If your gas and gas pains are caused by an underlying condition, treatment for that condition may provide relief. Usually, gas can be treated through lifestyle modifications, dietary changes, and over-the-counter medications.
Not everyone has the same reaction to all foods. Keeping a food diary can help you determine which foods cause increases in gas and bloating. Eliminating or reducing certain foods may be necessary to reduce your symptoms.
Foods that can cause gas due to high fiber include whole wheat, bran, prunes, peaches, apples, pears, asparagus, artichokes, cauliflower, cabbage, brussels sprouts, broccoli, onions, and beans. You may try avoiding high-fiber foods for a week or two and gradually start to eat them again. You should visit with a doctor or dietitian to make sure you’re getting enough fiber.
Some people do not easily digest lactose, the sugar found in dairy products. Reducing or eliminating dairy products could help you reduce symptoms of gas and bloating. There are often lactose-free options for some products like milk.
You may try eliminating sugar substitutes or trying a different type.
Fat in your digestive tract can slow-down digestion, allowing food to ferment longer and produce gas. Reducing fat in your diet may help lessen symptoms.
Soda, beer, sparkling water, or other carbonated drinks can increase the amount of gas in your digestive tract.
Some fiber supplements could cause an increase in gas and bloating. Visit with your doctor about what types of fiber supplements might be right for you.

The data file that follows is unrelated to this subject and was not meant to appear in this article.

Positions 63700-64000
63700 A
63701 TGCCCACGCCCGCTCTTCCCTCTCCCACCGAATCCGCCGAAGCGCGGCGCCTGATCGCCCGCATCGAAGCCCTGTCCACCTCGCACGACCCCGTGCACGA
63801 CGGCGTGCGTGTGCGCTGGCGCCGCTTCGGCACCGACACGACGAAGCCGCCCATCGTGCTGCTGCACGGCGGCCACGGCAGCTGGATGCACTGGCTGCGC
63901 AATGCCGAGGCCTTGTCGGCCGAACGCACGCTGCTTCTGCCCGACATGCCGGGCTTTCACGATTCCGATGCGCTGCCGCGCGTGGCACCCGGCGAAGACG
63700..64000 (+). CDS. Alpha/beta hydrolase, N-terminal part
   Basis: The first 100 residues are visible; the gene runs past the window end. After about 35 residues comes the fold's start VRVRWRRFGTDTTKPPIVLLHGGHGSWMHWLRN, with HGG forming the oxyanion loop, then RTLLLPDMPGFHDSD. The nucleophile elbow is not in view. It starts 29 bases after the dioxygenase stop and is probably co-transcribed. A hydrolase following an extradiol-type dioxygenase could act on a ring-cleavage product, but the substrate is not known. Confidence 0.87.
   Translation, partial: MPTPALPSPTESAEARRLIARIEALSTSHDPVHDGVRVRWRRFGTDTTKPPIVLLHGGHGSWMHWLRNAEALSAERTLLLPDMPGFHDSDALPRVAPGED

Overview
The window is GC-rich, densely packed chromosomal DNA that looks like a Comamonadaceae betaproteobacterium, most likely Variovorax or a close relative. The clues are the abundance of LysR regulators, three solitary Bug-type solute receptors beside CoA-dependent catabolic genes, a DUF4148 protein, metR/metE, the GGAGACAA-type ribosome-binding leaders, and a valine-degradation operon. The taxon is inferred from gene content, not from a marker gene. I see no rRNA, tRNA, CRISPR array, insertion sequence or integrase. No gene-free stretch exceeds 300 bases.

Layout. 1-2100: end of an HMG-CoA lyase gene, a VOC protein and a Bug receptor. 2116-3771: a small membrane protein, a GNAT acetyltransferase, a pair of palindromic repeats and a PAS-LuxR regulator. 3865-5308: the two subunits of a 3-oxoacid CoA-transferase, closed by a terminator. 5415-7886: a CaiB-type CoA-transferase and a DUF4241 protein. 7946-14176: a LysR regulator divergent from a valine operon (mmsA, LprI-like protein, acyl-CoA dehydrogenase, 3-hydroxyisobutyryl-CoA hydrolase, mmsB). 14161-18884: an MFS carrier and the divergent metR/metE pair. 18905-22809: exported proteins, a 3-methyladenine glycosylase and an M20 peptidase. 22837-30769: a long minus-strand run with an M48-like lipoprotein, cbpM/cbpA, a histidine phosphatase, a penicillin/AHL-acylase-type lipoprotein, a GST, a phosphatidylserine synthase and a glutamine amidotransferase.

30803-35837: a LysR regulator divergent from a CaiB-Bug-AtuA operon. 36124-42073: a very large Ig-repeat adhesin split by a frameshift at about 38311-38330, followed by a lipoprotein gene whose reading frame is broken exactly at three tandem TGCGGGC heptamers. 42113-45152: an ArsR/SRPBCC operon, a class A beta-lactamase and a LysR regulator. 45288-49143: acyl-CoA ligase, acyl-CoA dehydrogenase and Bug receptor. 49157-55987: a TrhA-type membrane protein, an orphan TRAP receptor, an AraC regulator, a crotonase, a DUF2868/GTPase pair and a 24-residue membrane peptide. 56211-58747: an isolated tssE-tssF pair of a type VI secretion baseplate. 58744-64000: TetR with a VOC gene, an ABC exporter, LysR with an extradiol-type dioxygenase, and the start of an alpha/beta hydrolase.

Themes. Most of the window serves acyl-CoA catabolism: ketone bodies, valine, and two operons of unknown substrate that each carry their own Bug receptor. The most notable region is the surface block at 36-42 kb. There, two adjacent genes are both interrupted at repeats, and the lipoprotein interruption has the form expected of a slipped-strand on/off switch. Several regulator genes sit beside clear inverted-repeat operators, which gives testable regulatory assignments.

Drink more water throughout the day and with meals. This will reduce the chances of constipation.
Over-The-Counter Medications for Gas
Beano, BeanAssist – these alpha-galactosidase medications aid in the digestion of carbohydrates often found in vegetables and beans. These supplements are taken right before you eat.
Lactaid, Digest Dairy Plus – Lactase supplements aid the digestive process of lactose, the sugar in dairy products. They will help reduce symptoms in people who are lactose intolerant. If you are breastfeeding or pregnant, talk to your doctor before using lactase supplements.
Gas-X, Mylanta Gas Minis – Simethicone can break down gas bubbles making it easier for gas to pass through the digestive tract. However, there is minimal evidence showing it reduces symptoms.
Actidose-Aqua, CharoCaps – Activated charcoal, taken before and after a meal, may reduce symptoms. Research has not proven these claims. Activated charcoal could also interfere with the absorption of medications. It can also stain your clothing and the inside of your mouth.
Prescription Medications for Gas
For those with more serious, underlying conditions like irritable bowel syndrome, your doctor may prescribe prescription medications.
Lifestyle Changes to Reduce Gas
Some lifestyle adjustments can help reduce gas, gas pains, and bloating.
- Eat smaller portions – Many healthy foods can also cause gas. Eating smaller portions may help reduce excess gas.
- Chew completely and slow down – If you eat too fast, it could cause gas. Tip: put down your fork between each bite.
- drinking through straws
- chewing gum
- sucking on hard candies
- Secure dentures properly – If dentures are loose, they can cause you to swallow excess air when eating and drinking.
- Don’t smoke – Smoking can increase the amount of air you swallow.
- Get regular exercise – exercising most days will help reduce the risk of constipation, which blocks gas from exiting your colon.